Clueless has always existed in a difficult environment. There was and still is an euphoric sensation that one gets from gazing at all of its eye-popping, girlish pleasures, such as the infinite fashion ensembles, the fine vehicles, and the pens with fuzzy poofs on the tips of the writing instruments. Cher, as portrayed by Alicia Silverstone, exudes ebullience and charisma that radiates from her pores, and she may come across as aspirational.

“Start the Quiz”

  • Question of

    “Searching for a boy in high school is as useless as searching for meaning in a ________ movie.”

    • Adam Sandler
    • Rob Schneider
    • Pauly Shore
    • David Spade
  • Question of

    ‘Isn’t my house classic? The columns date all the way back to _______.’

    • 1912
    • 1933
    • 1972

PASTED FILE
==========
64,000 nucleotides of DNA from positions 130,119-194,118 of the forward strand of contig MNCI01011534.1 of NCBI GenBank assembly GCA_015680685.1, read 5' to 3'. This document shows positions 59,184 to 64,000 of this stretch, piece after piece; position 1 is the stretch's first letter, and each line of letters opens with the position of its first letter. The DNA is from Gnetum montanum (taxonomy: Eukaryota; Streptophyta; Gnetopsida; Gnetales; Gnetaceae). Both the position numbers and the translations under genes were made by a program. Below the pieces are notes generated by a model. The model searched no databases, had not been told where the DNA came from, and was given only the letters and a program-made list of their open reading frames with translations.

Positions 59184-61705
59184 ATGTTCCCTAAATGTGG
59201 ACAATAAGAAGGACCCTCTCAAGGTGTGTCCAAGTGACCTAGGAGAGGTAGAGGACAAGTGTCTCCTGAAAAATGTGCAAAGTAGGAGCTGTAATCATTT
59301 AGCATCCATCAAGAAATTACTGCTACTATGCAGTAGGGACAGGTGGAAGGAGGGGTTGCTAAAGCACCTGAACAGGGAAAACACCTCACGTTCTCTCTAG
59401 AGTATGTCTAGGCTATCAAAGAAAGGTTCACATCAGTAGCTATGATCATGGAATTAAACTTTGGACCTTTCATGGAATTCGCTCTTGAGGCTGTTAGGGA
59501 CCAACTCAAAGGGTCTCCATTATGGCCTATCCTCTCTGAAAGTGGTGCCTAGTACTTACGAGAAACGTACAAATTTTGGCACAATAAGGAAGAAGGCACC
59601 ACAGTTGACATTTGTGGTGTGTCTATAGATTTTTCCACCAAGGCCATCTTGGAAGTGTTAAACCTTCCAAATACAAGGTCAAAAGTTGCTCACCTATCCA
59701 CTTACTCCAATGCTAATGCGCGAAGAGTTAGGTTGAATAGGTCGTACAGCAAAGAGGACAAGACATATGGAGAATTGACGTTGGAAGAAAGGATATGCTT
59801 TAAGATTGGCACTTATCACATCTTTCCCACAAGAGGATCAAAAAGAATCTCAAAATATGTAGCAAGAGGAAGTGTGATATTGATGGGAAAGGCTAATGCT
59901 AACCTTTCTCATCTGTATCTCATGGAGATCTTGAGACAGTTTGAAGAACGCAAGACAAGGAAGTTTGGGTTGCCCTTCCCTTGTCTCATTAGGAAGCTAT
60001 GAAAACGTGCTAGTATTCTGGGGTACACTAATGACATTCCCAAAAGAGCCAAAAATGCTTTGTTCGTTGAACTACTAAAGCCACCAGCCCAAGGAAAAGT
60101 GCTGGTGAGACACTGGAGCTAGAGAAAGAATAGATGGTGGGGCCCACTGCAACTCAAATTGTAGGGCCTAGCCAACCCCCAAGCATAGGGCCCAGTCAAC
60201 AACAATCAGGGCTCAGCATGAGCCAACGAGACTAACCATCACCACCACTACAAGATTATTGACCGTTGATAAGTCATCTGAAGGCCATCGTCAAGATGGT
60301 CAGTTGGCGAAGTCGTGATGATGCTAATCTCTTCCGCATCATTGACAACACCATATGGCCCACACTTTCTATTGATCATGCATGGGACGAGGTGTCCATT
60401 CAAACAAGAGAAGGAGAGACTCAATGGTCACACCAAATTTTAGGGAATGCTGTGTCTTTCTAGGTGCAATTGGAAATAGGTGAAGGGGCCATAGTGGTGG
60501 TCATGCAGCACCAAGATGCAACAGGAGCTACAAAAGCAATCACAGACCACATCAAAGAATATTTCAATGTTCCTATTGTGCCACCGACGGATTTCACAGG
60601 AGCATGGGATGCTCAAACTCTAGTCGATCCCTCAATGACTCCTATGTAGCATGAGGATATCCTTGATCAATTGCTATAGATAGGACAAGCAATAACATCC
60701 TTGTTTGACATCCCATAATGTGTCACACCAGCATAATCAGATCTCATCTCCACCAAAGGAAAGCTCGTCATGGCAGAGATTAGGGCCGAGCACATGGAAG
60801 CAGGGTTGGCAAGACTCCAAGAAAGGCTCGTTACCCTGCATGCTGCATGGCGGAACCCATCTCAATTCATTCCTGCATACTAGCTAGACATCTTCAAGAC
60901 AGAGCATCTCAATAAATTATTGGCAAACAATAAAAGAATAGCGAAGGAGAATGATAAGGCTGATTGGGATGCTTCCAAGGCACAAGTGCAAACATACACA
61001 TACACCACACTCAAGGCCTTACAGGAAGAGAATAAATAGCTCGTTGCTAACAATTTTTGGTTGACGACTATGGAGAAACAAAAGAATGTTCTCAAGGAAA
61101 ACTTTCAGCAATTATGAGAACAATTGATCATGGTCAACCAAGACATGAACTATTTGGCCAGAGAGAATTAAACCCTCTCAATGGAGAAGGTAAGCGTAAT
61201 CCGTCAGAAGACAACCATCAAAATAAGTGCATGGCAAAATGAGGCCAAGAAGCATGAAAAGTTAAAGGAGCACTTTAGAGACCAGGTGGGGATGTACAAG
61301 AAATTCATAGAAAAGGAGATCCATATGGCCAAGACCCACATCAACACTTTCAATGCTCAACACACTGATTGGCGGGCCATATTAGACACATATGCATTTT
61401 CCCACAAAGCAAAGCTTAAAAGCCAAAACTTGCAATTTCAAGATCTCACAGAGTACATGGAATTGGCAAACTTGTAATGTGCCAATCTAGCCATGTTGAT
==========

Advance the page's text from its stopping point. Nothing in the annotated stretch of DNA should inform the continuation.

• 1987
  • Question of

    ‘Mr. Hall, I was ______________. I had to haul a** to the ladies.’

    • Riding with Aunt Flo
    • Surfing the crimson wave
    • Experiencing that time of the month
    • Sick with girl flu
  • Question of

    “Murray, I have asked you repeatedly not to call me ______.”

    • Betty
    • Woman
    • Babe
    • Chick
  • Question of

    ‘Well, you can guess what happened next … As if! I am only 16 and this is California, not __________.’

    • Alabama
    • Kentucky
    • Louisiana
    • Arkansas
  • Question of

    ‘So okay, you’re probably going, ‘Is this like a Noxzema commercial or what?’ But seriously, I actually have a way _______ life for a teenage girl.’

    • Boring
    • Ordinary
    • Normal